In the pouring rain, we drove in the Toronto Film Commission's generously donated van, accompanied by a location manager for our scout. As we drove north, we doubted this would ever be the right place; too far north, too cold, too small a town. Our location manager had shown Chuck photos from Haileybury, a town six and a half hours north of Toronto, that looked right. As the sun set, we arrived at Lake Temiskaming. We drove around the lake and found that in the town of New Liskeard, two miles away, the local hockey arena was on the shore of the lake, with a big parking lot adjacent, and a lakeside hotel and restaurant on the same lot. Production-perfect! I bounded into the hockey arena and introduced myself to the lady working at the ticket window. Her name was Mary McNamara, but she told me to call her "Tuffy". She was wonderful, straightforward and friendly, and I asked for her phone number, just in case the other location didn't work.
Six months later we were ready to travel back to shoot our "test" teaser on the ice. We had equipment donated from Panavision, and a couple of friends willing to go with us to help. We called our contact at Lake Simcoe, and he informed us the lake was frozen around the edges, but the center was still open water and not likely to freeze anytime soon. I still had Tuffy's phone number and on a whim I called her. She remembered me, and she confirmed that Lake Temiskaming was indeed frozen ( of course it was), and had been so for weeks. I asked Tuffy for someone I could call who might be willing to clear snow off a portion of the lake so that we could film some local boys skating like on a rink. She gave me Marty Maille's number, of Maille's Marine, the snowmobile dealership in town, and right on the shore of the lake.
I cold-called Marty. He answered and didn't hang up when I explained who we were and what I was hoping to do and asked for his help. He didn't say more than four words. Clearly Marty was skeptical, so I asked if he would think about it and suggested I'd call him back in a couple of days. When he answered my next call, Marty told me he'd googled Chuck and me and that we were "the real deal". He agreed to give it a try and we left for New Liskeard 10 days later.
Chuck and I had never driven anything out onto a frozen lake before, and neither had the crew we brought along with us. Marty told us to leave the sunroof open and our seatbelts off, just in case. We looked at each other. Why exactly were we doing this? Marty led the way out onto the ice in his truck, around 9pm in the dark. He drove us to a group of illuminated fishing huts sitting a half mile out on the lake, and there he told me to go into one of the huts and meet his wife Doris and his daughter Monica, who were waiting for me inside. Chuck and the guys proceeded with Marty to check out the ice-rink sized area Marty had cleared. Chuck and I had talked about it before we arrived - be grateful, be appreciative, say thank you over and over, and then ask for a clearing the size of a football-field with a 500 foot "runway". Marty was speechless again.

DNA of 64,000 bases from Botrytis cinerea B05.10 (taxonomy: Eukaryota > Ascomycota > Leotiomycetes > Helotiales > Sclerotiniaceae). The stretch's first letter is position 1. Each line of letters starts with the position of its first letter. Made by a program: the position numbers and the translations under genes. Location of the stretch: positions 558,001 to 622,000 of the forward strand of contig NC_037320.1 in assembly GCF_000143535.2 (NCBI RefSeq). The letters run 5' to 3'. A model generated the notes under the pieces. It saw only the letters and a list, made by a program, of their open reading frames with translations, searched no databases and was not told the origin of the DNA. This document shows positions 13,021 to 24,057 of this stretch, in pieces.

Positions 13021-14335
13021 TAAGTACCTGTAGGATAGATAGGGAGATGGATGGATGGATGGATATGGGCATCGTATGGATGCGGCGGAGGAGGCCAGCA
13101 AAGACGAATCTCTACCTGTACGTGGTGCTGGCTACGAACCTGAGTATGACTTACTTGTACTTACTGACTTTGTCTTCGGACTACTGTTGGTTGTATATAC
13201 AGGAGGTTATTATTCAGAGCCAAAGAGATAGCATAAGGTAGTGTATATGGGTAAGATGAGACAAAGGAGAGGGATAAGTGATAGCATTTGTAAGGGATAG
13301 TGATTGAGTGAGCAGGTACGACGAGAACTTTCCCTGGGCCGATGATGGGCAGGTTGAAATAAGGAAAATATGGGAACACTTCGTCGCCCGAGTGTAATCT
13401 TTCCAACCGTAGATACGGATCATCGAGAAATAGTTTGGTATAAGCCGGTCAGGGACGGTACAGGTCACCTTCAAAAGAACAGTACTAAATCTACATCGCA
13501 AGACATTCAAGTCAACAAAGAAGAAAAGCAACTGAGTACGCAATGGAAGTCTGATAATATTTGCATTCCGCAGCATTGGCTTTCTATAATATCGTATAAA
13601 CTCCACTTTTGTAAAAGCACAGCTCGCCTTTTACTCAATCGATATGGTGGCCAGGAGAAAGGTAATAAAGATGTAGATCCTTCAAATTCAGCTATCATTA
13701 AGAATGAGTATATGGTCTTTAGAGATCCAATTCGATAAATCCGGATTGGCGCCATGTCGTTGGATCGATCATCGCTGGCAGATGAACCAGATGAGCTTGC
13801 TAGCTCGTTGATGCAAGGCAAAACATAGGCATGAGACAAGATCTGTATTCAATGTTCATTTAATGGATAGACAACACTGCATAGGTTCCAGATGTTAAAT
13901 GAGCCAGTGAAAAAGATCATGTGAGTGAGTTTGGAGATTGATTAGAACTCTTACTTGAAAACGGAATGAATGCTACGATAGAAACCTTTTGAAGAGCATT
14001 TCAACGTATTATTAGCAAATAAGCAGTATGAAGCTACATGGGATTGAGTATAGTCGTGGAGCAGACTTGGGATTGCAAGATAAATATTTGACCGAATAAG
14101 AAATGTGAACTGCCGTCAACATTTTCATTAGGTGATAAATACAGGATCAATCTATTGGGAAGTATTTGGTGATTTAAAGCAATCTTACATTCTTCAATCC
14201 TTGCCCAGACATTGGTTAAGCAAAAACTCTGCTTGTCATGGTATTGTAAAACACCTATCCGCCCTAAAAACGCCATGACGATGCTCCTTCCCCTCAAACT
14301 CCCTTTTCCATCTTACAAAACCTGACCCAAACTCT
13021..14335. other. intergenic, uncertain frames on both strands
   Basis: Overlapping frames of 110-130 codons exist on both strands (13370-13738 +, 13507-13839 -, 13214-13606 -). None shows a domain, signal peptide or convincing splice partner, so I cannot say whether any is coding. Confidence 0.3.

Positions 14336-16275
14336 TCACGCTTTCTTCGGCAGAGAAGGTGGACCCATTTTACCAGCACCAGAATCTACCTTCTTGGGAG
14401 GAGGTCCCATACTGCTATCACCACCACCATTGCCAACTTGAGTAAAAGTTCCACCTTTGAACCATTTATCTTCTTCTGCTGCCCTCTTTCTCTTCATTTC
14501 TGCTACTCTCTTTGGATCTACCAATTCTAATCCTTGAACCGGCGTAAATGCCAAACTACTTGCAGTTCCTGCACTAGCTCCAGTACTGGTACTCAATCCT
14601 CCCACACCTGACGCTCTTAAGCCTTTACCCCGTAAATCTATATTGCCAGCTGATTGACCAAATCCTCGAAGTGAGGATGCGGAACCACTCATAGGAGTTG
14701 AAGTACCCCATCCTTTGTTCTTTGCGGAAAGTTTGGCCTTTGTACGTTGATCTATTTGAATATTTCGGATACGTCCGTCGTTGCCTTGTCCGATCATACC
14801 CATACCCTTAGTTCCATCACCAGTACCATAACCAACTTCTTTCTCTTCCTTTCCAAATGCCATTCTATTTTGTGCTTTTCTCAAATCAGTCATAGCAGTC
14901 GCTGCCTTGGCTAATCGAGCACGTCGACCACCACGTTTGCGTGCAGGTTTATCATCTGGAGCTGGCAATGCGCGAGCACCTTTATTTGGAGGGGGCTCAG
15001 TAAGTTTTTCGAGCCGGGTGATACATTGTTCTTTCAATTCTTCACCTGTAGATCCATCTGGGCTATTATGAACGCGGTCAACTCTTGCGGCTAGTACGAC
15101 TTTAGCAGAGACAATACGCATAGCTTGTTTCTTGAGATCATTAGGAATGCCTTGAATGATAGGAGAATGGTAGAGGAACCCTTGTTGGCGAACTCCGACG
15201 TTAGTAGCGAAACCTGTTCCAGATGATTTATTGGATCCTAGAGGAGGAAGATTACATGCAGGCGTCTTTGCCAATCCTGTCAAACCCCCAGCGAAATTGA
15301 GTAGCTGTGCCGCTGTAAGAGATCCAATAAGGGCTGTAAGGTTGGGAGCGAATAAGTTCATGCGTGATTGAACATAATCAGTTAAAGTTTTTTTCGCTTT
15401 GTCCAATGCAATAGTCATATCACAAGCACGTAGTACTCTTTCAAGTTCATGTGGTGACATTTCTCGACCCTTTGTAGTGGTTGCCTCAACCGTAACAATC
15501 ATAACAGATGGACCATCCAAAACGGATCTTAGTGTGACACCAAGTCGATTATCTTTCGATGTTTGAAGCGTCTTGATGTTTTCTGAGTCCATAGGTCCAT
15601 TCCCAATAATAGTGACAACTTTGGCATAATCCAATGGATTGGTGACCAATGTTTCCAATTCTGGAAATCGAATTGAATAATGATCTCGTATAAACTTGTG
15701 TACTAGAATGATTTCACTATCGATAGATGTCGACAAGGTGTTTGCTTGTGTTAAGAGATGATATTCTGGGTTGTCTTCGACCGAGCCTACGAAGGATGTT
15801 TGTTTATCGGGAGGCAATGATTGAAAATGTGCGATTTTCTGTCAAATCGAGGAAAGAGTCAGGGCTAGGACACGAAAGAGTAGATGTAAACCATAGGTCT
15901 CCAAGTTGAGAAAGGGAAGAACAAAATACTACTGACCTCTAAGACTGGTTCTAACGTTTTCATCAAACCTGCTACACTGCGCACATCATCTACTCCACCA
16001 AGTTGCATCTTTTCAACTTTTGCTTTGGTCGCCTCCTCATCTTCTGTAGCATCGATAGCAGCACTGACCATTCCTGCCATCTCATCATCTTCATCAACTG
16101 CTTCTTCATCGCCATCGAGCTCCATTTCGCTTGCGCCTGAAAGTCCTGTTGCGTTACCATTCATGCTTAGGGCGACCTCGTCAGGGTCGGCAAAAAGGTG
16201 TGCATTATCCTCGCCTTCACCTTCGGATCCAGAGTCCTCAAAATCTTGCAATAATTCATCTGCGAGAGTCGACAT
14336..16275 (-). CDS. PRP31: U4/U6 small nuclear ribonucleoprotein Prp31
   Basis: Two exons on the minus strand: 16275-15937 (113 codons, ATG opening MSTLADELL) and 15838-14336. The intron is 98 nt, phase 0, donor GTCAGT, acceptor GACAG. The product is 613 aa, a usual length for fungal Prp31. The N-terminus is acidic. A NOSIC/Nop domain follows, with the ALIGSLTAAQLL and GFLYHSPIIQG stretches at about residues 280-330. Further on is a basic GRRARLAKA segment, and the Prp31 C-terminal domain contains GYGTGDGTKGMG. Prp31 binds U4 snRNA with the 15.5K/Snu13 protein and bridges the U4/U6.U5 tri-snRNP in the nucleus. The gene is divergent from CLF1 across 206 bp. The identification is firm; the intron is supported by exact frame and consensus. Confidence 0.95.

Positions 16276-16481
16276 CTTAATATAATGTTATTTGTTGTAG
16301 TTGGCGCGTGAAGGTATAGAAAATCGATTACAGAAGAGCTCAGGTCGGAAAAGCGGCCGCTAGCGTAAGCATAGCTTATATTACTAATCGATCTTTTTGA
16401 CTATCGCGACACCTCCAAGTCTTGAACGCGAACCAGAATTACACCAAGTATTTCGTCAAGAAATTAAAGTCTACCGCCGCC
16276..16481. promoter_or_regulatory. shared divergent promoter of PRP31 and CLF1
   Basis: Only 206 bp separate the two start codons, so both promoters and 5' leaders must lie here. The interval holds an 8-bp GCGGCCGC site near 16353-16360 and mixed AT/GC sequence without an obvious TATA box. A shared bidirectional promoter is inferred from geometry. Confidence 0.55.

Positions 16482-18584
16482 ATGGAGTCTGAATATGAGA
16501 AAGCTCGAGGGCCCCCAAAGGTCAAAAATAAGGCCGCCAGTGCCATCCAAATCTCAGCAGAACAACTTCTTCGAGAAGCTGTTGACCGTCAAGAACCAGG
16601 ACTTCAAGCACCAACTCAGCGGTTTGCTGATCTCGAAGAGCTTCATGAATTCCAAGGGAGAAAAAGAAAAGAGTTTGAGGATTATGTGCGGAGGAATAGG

Meanwhile, in the stove-warmed fishing hut, Doris poured me a glass of red wine. Monica listened silently while Doris told me about her son Andrew, age 17, who had been killed 8 months before in a car crash. Doris and I cried in the fishing hut that night, the first time we had ever met, we bonded, and have been friends ever since. Andrew played local hockey all his life, and had grown up skating with all the local boys. Marty had cleared and maintained a rink at their house, where Andrew and his buddies had played every winter, there were even lights so they could play at night. All the families in town knew the Mailles and loved them. And the Mailles became the reason we made our movie in their town. Over the course of making the film, they became our conduit to everything in the town; helped us get locations, clearances, townspeople as extras and so many more things too numerous to mention. Marty was there everyday of our 25 day shoot, watching over us and making our production go as smoothly as it did.
Marty and Doris are the heart of the film, they are our true friends, and the film is dedicated to the memory of their son Andrew. They like to say that Andrew led us to them, we like to believe the same. Chuck and I feel there's a deep, personal trust and connection between us all that makes the film special for us and always will.
Wendy Japhet, Producer
Connor Jessup starts on Steven Spielberg’s sci-fi drama series Falling Skies, TNT’s hit show currently filming its season. Opening in the chaotic aftermath of an alien attack that has left most of the world completely incapacitated. Jessup plays Noah Wyle’s once kidnapped son, ‘Ben Mason,’ in which critics tout Jessup’s performance as “masterful.”